Got it and then and you talked about your expectations for volumes remaining around this level or a little lower in the next quarter, does that change your appetite for share repurchases at all?

Jeffrey P. Fritz

No we’re going to buy the shares as often and as much as we can.

Kyle Joseph

Alright, great, thanks a lot for answering my questions.

Unidentified Company Representative:

Thank you. Thanks Kyle.


Thank you, our next question comes from John Rowan of Janney. Your question please.

John Rowan

Good afternoon guys.

Charles E. Bradley

Good afternoon Hi Joe.

John Rowan

One question. Charles, to go back to your comment earlier about the industry having seen kind of an all-time low in recoveries in the low 30% range, maybe just give us a little bit of qualitative information around that. Is that a good foundation to use just when you juxtapose that versus the current environment. Were loan-to-value rates the same? Were durations the same as they are now? Obviously, all those affect how much you lose at auction. So I just wanted to understand kind of historically if we could actually even go lower than that if we are in a more aggressive lending environment. Not necessarily specific to CPSS but the industry as a whole, given where competition has pushed loan terms.?

Charles E. Bradley

That’s an excellent question. You know we’re happy about because I think probably you are going to pick one factor to watch in terms of auction value of LTV, loan to value. If that LTV is going up amongst our friendly competitors yes, if that’s what they are doing just sort of move the needle or whatever it takes and I am not saying they are and I don’t know. I am going to tell you what we are doing which I will in a sec. You have a chance that you got more cars, you are upside down in the car more and more and then you have extended term, you have higher LTVs. Yes, you could build a bigger problem in terms of the auction values. Its CPS, I am just looking for the last three years our LTV hasn’t gone outside of 100 basis points. So we are pretty much LTV conscious all the time and so our LTV is probably well within a 2 point range for the last 5 or 10 years so that’s pretty good for us.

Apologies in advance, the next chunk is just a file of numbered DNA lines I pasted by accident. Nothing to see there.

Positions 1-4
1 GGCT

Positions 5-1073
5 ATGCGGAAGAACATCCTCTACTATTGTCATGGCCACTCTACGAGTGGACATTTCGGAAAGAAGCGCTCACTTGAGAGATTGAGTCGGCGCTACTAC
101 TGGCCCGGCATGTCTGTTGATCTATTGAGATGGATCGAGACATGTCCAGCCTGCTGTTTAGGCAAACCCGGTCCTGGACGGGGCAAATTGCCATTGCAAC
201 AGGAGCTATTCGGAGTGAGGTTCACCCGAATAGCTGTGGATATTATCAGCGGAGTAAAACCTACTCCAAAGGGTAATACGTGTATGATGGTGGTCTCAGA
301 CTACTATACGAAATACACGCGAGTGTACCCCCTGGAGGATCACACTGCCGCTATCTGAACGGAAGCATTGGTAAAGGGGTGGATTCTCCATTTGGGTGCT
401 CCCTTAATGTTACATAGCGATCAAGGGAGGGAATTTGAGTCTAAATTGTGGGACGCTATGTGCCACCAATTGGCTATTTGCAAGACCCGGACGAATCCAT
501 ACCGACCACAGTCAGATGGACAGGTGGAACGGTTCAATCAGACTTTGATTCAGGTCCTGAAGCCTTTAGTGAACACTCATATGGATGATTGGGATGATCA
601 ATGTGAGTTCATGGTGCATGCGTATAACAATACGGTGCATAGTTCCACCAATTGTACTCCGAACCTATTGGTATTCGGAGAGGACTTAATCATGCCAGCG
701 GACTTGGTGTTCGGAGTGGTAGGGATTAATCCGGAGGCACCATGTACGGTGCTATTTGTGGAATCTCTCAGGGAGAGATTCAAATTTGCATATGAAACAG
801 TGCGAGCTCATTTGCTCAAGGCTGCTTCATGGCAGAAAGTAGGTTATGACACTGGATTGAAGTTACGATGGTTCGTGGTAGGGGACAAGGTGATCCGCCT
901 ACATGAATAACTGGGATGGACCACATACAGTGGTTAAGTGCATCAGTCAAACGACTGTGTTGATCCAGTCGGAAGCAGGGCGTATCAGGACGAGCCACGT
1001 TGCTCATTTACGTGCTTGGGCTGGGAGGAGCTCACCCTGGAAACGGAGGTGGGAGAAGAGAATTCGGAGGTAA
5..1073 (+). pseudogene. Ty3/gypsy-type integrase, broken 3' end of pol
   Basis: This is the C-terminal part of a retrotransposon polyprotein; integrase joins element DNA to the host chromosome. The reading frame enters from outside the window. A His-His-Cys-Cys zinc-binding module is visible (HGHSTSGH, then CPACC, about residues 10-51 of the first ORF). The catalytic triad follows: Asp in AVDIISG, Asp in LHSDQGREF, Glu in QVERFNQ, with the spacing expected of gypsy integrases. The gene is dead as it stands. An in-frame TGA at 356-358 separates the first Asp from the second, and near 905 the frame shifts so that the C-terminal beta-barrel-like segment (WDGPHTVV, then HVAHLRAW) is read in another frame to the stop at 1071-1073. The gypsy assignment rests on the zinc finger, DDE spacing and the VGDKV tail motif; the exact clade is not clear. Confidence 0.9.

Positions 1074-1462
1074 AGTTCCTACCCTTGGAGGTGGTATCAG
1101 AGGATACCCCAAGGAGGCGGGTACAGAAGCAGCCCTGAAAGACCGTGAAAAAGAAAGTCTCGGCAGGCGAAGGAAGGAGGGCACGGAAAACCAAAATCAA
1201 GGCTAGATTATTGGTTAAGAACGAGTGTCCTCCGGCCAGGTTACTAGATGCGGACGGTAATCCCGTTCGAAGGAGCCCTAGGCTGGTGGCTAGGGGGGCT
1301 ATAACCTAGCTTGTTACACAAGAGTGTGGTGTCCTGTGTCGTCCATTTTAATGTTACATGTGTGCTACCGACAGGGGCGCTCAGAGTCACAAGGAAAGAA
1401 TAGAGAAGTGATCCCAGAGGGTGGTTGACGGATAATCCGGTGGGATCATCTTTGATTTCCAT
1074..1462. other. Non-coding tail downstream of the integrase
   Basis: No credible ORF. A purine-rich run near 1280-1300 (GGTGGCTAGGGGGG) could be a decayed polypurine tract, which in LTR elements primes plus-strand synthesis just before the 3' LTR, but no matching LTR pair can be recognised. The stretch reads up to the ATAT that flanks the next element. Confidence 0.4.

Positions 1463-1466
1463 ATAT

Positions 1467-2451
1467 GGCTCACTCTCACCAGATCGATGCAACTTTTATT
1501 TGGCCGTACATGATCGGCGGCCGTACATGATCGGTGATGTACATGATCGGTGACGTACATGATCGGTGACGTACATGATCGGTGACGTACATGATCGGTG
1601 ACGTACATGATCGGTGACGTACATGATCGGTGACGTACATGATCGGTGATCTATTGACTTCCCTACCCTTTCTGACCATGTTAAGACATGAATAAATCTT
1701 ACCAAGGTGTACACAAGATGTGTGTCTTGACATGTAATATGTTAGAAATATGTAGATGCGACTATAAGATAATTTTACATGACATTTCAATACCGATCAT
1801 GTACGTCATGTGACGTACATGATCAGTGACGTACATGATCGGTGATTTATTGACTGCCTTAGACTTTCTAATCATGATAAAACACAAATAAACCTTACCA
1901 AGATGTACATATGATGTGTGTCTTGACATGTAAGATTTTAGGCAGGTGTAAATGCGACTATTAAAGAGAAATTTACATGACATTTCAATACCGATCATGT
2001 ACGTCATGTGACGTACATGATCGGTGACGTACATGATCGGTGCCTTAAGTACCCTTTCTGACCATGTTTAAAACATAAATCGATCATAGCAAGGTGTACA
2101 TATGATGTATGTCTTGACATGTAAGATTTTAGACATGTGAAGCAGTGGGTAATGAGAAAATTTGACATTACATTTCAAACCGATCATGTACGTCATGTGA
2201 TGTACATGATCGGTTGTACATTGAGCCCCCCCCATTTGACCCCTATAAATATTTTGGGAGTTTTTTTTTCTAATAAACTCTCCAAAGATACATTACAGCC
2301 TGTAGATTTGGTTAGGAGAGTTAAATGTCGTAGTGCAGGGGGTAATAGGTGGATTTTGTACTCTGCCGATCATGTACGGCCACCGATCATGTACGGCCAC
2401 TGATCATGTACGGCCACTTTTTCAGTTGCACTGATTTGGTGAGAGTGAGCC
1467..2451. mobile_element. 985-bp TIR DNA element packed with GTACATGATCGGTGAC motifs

So we’re not overly worried about our changes in the auctions, but you are right to the extent people are looking for ways to push the envelope in terms of getting loans and probably even if you ask the rating agencies they would say that extended term higher miles in LTV are the three factors that people been pushing as well. The two factors mostly we ask at all the time are extended term and higher miles. And so to the extent those are the two most operating factors in terms of what you are buying or financing. That LTV generally speaking is going to sneak up and so that’s in fact what everybody is doing. Yes, you could have a bigger problem at the auction.

Again I sort of say that in a good way to see business and do that. But it’s an interesting question I don’t know exactly what the industry is doing but if they are yes you see it.

John Rowan

Okay, thanks.

Charles E. Bradley

Thank you.


[Operator Instructions]. Our next question comes from the line of Michael Tarkan of Compass Point, your question please.

Michael Tarkan

Thanks for taking my question. Just a little more granular on the origination volume, so you talked about $120 million, $130 million a month as a target. Obviously, we are tracking below that. Any sense as to when we might get back there or is this just more of a wait-and-see approach and the third-quarter level is just a better run rate for us to think about going forward?

Charles E. Bradley